Multifinger manipulation requires interactions among numerous muscles to produce the necessary fingertip motions and forces. The muscles of the fingers (including the thumb) are considered redundant. Redundancy, which has long been called the central problem of motor control, also suggests robustness to loss of some muscles. Our work to date compels and enables us to systematically establish how the interactions among muscles within a finger, and the fingers within a grasp, fail to be robust to muscle dysfunction. Each Hypothesis and Aim addresses the production of a fundamental, yet currently not understood, component of multifinger grasp: slow finger motions and grasp equilibrium. To test each Hypothesis we will apply and extend our integrative approach combining behavioral studies, cadaveric experiments, mathematical analysis, and biomechanical modeling in two complementary Aims.
Aim 1 : Characterize the necessary mechanical interactions among finger muscles for motion;and quantify their robustness to loss of specific muscles. We will focus on how tendon tensions affect the feasibility of slow motions of the thumb, index and middle fingers for grasp acquisition. Hypothesis I: Lack of redundancy for grasp acquisition and release: Slow finger motions are not robust to loss of some muscles.
Aim 2 : Characterize the necessary interactions among tendon tensions for multifinger grasp equilibrium;and quantify their robustness to loss of specific muscles. We will focus on how tensions from individual muscles affect the equilibrium of two- and three-finger precision grasps (using the tips of thumb:index;and thumb:index:middle). We will also explore how simulated signal-dependent noise affects grasp equilibrium. Primary Hypothesis IIa: Lack of redundancy for static grasp forces: Grasp equilibrium is not robust to loss of some muscles. Secondary Hypothesis Hypothesis IIb: Lack of redundancy for static grasp forces: Muscle Signal- Dependent Noise further compromises grasp equilibrium. The understanding gained about multifinger grasp in this project will provide the much-needed neuro- mechanical foundation to understand the vulnerability (and rehabilitation) of dexterous manipulation in specific orthopedic/neurologic diseases, development and aging.

Public Health Relevance

Using our fingers to grasp and hold objects is necessary for us to perform most of our activities of daily living. However, because the anatomy of the hand is so complex, there is little known about how each muscle of the fingers contributes to grasping function. Our proposed project will combine anatomical studies, engineering science and clinical know-how to establish which muscles are most important, and therefore should be most protected, to improve the hand function of people suffering from the many disabilities of the hand.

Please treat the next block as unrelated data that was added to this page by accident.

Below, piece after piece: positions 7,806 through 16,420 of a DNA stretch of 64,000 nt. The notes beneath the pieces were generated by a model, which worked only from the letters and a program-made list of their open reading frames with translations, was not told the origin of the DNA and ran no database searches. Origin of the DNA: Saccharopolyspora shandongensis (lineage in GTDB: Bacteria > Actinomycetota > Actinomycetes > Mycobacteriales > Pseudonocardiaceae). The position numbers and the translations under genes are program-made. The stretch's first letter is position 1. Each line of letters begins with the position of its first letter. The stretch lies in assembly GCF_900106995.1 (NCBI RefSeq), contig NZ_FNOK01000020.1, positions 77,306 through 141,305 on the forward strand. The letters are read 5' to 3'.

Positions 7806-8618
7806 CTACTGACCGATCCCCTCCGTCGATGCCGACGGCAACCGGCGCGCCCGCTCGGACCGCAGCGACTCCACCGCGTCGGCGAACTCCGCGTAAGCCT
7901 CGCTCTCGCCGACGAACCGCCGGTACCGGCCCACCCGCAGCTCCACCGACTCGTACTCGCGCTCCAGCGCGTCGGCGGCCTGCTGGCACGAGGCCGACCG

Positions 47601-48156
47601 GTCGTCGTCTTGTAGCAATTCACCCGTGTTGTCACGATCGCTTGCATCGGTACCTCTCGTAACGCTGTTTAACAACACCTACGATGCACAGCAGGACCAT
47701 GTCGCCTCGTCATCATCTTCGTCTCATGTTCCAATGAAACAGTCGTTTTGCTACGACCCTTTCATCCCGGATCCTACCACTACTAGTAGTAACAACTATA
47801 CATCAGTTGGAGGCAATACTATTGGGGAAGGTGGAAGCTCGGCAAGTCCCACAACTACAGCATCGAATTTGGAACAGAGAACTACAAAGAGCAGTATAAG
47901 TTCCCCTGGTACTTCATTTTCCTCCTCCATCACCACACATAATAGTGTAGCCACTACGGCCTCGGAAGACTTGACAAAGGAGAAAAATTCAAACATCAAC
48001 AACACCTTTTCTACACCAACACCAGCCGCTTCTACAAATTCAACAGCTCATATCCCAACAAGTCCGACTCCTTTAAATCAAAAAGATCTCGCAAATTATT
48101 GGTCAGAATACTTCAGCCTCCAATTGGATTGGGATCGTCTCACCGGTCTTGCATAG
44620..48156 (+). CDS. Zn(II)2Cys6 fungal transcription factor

Agency
National Institute of Health (NIH)
Institute
National Institute of Arthritis and Musculoskeletal and Skin Diseases (NIAMS)
Type
Research Project (R01)
Project #
3R01AR050520-08S1
Application #
8468877
Study Section
Motor Function, Speech and Rehabilitation Study Section (MFSR)
Program Officer
Boyce, Amanda T
Project Start
2003-12-01
Project End
2014-12-31
Budget Start
2012-06-01
Budget End
2012-12-31
Support Year
8
Fiscal Year
2012
Total Cost
$39,706
Indirect Cost
$11,871
Name
University of Southern California
Department
Biomedical Engineering
Type
Schools of Engineering
DUNS #
072933393
City
Los Angeles
State
CA
Country
United States
Zip Code
90089
Peppoloni, Lorenzo; Lawrence, Emily L; Ruffaldi, Emanuele et al. (2017) Characterization of the disruption of neural control strategies for dynamic fingertip forces from attractor reconstruction. PLoS One 12:e0172025
Jalaleddini, Kian; Minos Niu, Chuanxin; Chakravarthi Raja, Suraj et al. (2017) Neuromorphic meets neuromechanics, part II: the role of fusimotor drive. J Neural Eng 14:025002
Hagen, Daniel A; Valero-Cuevas, Francisco J (2017) Similar movements are associated with drastically different muscle contraction velocities. J Biomech 59:90-100
Valero-Cuevas, Francisco J; Santello, Marco (2017) On neuromechanical approaches for the study of biological and robotic grasp and manipulation. J Neuroeng Rehabil 14:101
Lawrence, Emily L; Peppoloni, Lorenzo; Valero-Cuevas, Francisco J (2017) Sex differences in leg dexterity are not present in elite athletes. J Biomech 63:1-7
Niu, Chuanxin M; Jalaleddini, Kian; Sohn, Won Joon et al. (2017) Neuromorphic meets neuromechanics, part I: the methodology and implementation. J Neural Eng 14:025001
Brock, Oliver; Valero-Cuevas, Francisco (2016) Transferring synergies from neuroscience to robotics: Comment on ""Hand synergies: Integration of robotics and neuroscience for understanding the control of biological and artificial hands"" by M. Santello et al. Phys Life Rev 17:27-32
Inouye, Joshua M; Valero-Cuevas, Francisco J (2016) Muscle Synergies Heavily Influence the Neural Control of Arm Endpoint Stiffness and Energy Consumption. PLoS Comput Biol 12:e1004737
Valero-Cuevas, Francisco J; Klamroth-Marganska, Verena; Winstein, Carolee J et al. (2016) Robot-assisted and conventional therapies produce distinct rehabilitative trends in stroke survivors. J Neuroeng Rehabil 13:92
Valero-Cuevas, F J; Cohn, B A; Yngvason, H F et al. (2015) Exploring the high-dimensional structure of muscle redundancy via subject-specific and generic musculoskeletal models. J Biomech 48:2887-96

Showing the most recent 10 out of 53 publications